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Palestinian officials learn about renewable energy successes at ASU
While thousands of miles apart, Arizona and Palestine must respond to similar energy challenges when faced with transmission, funding and technology issues. Representatives from both regions spanned the geographic gap and met March 24-28 at Arizona State University in Tempe to learn from each other’s struggles and successes.
Attendees worked on a roadmap toward a sustainable and independent energy system during the workshop – the Renewable Energy Leadership Training Program – the second of two training programs that have stemmed from a partnership between ASU and An-Najah National University in the West Bank.
“We are a highly interconnected and networked world; we can’t work in isolation on an issue that affects us all,” said Sethuraman “Panch” Panchanathan, senior vice president of the Office of Knowledge Enterprise Development.
“Arizona State University faculty and students are dedicated to solving global problems, and An-Najah National University shares this mission and vision. Because of these shared goals, I have utmost confidence that we will succeed in moving forward with this global workshop to develop renewable energy solutions around the world.”
Participants in the workshop toured local facilities in the Valley, including First Solar, the ASU Solar Power Lab, TÜV Rheinland and the Arizona Center for Algae Technology and Innovation on ASU's Polytechnic campus.
“The fact that there are so many similarities between Palestine and Arizona provided a certain incentive to move forward,” said Maen Areikat, the Palestinian representative to the United States. “In the future, I hope this will be a cornerstone – something we can build on to expand the cooperation between ASU, the United States and Palestine.”
Following the Renewable Energy Leadership Training Program, the participants from Palestine will seek to implement renewable energy projects they have formed as a result of their training.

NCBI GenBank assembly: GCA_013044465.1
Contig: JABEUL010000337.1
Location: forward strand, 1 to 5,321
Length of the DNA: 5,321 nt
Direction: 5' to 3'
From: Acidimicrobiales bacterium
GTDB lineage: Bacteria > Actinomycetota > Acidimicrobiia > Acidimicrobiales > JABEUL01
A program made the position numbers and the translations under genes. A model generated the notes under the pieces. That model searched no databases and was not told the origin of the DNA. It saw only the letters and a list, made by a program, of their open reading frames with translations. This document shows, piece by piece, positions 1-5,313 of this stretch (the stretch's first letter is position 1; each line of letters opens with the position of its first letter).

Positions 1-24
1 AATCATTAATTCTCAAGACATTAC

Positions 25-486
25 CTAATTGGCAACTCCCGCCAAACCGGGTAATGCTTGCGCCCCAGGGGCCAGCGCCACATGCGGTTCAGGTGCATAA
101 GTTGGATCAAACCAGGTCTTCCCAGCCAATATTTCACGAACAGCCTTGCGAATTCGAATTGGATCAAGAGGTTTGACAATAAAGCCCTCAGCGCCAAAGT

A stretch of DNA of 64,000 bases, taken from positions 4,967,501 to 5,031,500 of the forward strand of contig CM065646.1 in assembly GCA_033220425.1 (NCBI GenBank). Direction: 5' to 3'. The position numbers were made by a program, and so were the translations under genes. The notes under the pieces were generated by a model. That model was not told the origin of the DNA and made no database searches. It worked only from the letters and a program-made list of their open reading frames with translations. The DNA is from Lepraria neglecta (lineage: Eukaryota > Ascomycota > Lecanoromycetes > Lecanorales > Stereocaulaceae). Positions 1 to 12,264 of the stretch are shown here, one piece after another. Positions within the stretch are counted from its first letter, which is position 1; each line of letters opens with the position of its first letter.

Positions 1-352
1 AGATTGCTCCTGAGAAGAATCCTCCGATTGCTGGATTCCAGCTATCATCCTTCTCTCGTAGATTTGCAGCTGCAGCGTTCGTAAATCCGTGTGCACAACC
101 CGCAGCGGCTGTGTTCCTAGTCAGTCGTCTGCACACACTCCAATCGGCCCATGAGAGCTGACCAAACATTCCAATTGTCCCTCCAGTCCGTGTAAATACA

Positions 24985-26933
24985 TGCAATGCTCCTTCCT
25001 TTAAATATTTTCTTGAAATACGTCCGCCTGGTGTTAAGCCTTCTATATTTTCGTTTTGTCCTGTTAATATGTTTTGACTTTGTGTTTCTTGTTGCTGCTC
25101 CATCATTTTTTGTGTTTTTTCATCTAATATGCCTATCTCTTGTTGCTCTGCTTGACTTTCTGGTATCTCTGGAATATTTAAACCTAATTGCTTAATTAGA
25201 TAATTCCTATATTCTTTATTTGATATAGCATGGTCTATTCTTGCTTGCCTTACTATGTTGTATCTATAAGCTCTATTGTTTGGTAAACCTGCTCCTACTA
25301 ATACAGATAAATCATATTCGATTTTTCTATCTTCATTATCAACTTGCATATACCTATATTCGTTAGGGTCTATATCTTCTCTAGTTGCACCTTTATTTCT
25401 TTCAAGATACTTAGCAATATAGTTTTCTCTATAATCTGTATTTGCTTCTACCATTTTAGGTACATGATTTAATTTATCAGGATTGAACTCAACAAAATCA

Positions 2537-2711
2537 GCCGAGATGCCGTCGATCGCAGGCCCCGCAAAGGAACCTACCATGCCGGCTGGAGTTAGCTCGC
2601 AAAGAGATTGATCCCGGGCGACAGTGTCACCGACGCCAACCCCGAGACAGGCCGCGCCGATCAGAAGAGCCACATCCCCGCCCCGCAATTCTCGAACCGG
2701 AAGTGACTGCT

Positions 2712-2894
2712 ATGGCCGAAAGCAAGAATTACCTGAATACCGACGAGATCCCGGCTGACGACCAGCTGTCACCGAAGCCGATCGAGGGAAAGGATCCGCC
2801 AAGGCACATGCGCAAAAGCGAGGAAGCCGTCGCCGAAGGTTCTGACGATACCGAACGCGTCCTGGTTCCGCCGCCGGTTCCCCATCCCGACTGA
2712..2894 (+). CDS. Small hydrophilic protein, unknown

“We want to establish a strong renewable energy sector in Palestine, and to do that, we have to be prepared in all aspects,” said Omar Kittaneh, chairman of Palestine Energy Agency. “Establishing such a thing in Palestine will save lives. There is no greater defense than saving lives. This is not only helping industry, education and all sectors, it is also enabling us to build a more peaceful state.”
The benefit of the workshop was mutual, as ASU was also able to gain valuable insight into the program and Arizona’s energy policies and practices. The university plans to expand the program globally in order to continue to support ongoing energy transformation in developing nations and within the United States.
“Energy is a system, you can’t just look at it as individual pieces,” said Gary Dirks, director of ASU LightWorks and the Global Institute of Sustainability. “Everything from the technology, the way that technology is implemented and the policy framework is important, and this requires high quality, well-trained people. This partnership with An-Najah University represents the opportunity to cooperatively develop a training and education program that would be applicable broadly here in the United States, in Palestine and well beyond.”
The Renewable Energy Leadership Training Program is possible thanks to Arizona State University and the Office of Ambassador Maen Areikat. The program received support from the Palestinian Energy Authority and ASU Global. Additional support was provided by LightWorks, an ASU initiative that unites resources and researchers across ASU to confront global energy challenges. To learn more about the Renewable Energy Leadership Training Program, visit najah.edu/ren-leaders/about.